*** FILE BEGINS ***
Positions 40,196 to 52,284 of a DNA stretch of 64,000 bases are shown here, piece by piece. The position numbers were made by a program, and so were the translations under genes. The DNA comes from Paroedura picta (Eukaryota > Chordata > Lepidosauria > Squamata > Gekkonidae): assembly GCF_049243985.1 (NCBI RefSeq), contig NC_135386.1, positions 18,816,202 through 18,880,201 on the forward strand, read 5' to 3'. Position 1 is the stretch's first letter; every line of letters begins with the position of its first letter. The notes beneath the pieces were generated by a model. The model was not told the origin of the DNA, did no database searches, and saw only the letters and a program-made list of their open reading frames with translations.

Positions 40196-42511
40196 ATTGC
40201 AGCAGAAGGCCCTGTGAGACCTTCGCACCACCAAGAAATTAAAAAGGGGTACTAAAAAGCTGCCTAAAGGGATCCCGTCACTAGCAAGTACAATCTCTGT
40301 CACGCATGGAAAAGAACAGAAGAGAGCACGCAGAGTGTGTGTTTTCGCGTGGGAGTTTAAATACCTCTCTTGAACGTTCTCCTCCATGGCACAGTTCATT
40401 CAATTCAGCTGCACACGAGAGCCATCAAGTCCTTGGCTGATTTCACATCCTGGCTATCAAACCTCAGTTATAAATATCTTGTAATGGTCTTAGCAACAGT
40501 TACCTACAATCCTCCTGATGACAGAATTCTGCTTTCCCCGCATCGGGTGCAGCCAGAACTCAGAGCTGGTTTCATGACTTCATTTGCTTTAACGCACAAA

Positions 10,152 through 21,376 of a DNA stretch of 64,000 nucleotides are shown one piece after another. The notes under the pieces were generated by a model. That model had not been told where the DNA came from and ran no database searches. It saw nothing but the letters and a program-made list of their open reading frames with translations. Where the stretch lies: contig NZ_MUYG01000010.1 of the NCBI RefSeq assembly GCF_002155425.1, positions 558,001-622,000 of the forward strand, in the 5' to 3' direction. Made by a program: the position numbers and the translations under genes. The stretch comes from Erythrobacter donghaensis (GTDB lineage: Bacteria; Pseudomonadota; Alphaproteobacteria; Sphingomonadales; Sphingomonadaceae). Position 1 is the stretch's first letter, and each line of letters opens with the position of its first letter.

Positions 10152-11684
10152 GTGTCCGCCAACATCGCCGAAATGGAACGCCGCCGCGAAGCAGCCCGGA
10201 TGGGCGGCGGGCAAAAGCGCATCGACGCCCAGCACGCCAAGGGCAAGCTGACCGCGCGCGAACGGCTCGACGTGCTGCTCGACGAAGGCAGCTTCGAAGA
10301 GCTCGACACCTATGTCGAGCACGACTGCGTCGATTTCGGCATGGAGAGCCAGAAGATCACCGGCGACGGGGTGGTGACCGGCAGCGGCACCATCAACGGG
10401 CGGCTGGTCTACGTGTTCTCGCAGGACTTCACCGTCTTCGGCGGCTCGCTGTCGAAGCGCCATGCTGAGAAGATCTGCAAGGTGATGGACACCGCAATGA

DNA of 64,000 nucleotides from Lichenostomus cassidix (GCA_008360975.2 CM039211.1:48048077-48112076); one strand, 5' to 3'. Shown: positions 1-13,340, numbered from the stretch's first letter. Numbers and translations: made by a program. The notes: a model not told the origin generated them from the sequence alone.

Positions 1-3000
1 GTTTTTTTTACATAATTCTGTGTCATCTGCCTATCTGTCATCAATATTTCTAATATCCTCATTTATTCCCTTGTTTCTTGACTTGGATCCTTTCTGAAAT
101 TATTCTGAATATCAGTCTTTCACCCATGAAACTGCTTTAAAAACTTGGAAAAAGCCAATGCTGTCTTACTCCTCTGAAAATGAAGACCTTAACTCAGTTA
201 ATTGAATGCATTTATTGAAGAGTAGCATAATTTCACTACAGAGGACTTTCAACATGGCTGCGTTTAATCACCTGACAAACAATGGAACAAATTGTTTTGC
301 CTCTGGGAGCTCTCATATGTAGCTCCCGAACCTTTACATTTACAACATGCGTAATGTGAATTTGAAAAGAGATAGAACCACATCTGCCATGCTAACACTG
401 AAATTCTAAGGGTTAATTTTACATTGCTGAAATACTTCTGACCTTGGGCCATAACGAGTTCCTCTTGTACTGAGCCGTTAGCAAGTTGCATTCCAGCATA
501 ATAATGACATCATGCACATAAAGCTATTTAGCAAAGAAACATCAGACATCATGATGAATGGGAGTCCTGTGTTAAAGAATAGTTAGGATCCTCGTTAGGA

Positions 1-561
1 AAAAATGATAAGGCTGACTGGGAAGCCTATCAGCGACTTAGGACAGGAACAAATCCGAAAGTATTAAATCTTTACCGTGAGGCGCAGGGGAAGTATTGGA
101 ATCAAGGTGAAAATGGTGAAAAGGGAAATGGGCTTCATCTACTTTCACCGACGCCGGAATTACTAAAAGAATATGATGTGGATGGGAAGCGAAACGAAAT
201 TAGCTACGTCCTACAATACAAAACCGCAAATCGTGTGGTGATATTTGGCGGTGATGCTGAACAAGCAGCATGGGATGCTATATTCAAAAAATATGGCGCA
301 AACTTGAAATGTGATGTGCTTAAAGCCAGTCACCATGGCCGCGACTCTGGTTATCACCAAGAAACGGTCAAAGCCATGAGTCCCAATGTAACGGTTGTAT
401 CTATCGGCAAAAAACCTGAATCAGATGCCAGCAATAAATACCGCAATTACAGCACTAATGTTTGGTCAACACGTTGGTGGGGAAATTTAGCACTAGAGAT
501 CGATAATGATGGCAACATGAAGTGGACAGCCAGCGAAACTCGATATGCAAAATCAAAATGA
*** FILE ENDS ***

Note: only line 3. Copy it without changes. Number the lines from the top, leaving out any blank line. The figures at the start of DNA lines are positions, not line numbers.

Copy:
40196 ATTGC